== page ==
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This article is the author's final published version in Nature Communications, Volume 14, Issue 1, 2023, Article number 7714.

The published version is available at Copyright © The Author(s) 2023.


Homologous recombination (HR)-deficiency induces a dependency on DNA polymerase theta (Polθ/Polq)-mediated end joining, and Polθ inhibitors (Polθi) are in development for cancer therapy. BRCA1 and BRCA2 deficient cells are thought to be synthetic lethal with Polθ, but whether distinct HR gene mutations give rise to equivalent Polθ-dependence, and the events that drive lethality, are unclear. In this study, we utilized mouse models with separate Brca1 functional defects to mechanistically define Brca1-Polθ synthetic lethality. Surprisingly, homozygous Brca1 mutant, Polq−/− cells were viable, but grew slowly and had chromosomal instability. Brca1 mutant cells proficient in DNA end resection were significantly more dependent on Polθ for viability; here, treatment with Polθi elevated RPA foci, which persisted through mitosis. In an isogenic system, BRCA1 null cells were defective, but PALB2 and BRCA2 mutant cells exhibited active resection, and consequently stronger sensitivity to Polθi. Thus, DNA end resection is a critical determinant of Polθi sensitivity in HR-deficient cells, and should be considered when selecting patients for clinical studies.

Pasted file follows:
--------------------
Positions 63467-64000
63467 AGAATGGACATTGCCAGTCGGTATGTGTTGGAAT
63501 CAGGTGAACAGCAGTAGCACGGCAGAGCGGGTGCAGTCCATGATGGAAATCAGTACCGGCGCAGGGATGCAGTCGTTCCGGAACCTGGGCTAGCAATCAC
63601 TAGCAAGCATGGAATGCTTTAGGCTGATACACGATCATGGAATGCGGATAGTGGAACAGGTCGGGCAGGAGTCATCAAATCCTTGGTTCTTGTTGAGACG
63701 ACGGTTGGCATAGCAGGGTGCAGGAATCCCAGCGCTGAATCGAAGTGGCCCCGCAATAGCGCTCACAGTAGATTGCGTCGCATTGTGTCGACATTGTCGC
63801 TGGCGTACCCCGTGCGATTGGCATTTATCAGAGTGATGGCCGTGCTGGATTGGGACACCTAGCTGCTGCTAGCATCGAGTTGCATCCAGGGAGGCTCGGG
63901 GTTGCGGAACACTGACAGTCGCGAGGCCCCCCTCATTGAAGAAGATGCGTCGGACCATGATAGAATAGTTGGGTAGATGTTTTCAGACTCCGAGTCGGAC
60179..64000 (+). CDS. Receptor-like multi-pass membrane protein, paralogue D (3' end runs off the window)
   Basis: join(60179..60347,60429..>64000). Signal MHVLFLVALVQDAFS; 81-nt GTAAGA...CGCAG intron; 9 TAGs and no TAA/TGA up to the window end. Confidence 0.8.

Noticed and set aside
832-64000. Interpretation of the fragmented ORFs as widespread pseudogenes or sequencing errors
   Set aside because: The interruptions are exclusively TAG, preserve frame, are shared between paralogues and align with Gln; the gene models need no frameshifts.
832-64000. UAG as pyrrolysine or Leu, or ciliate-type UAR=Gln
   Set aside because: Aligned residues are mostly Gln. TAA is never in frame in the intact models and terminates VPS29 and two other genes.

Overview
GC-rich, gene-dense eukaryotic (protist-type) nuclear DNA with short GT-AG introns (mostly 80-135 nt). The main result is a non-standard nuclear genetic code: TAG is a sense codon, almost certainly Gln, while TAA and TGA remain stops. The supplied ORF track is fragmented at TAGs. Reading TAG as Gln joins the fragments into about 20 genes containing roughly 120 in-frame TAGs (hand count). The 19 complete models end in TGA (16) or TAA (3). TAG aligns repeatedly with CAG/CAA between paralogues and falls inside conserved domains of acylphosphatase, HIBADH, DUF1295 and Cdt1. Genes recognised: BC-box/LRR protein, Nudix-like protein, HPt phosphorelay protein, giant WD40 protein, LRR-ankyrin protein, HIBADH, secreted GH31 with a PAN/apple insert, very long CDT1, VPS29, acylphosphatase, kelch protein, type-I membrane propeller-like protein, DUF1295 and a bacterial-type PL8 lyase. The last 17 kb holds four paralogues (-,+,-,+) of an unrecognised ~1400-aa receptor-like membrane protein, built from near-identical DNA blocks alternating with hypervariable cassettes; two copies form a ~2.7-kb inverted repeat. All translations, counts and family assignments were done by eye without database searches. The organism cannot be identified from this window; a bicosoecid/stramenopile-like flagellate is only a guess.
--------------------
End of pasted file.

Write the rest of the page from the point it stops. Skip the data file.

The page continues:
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Creative Commons License
This work is licensed under a Creative Commons Attribution 4.0 License.

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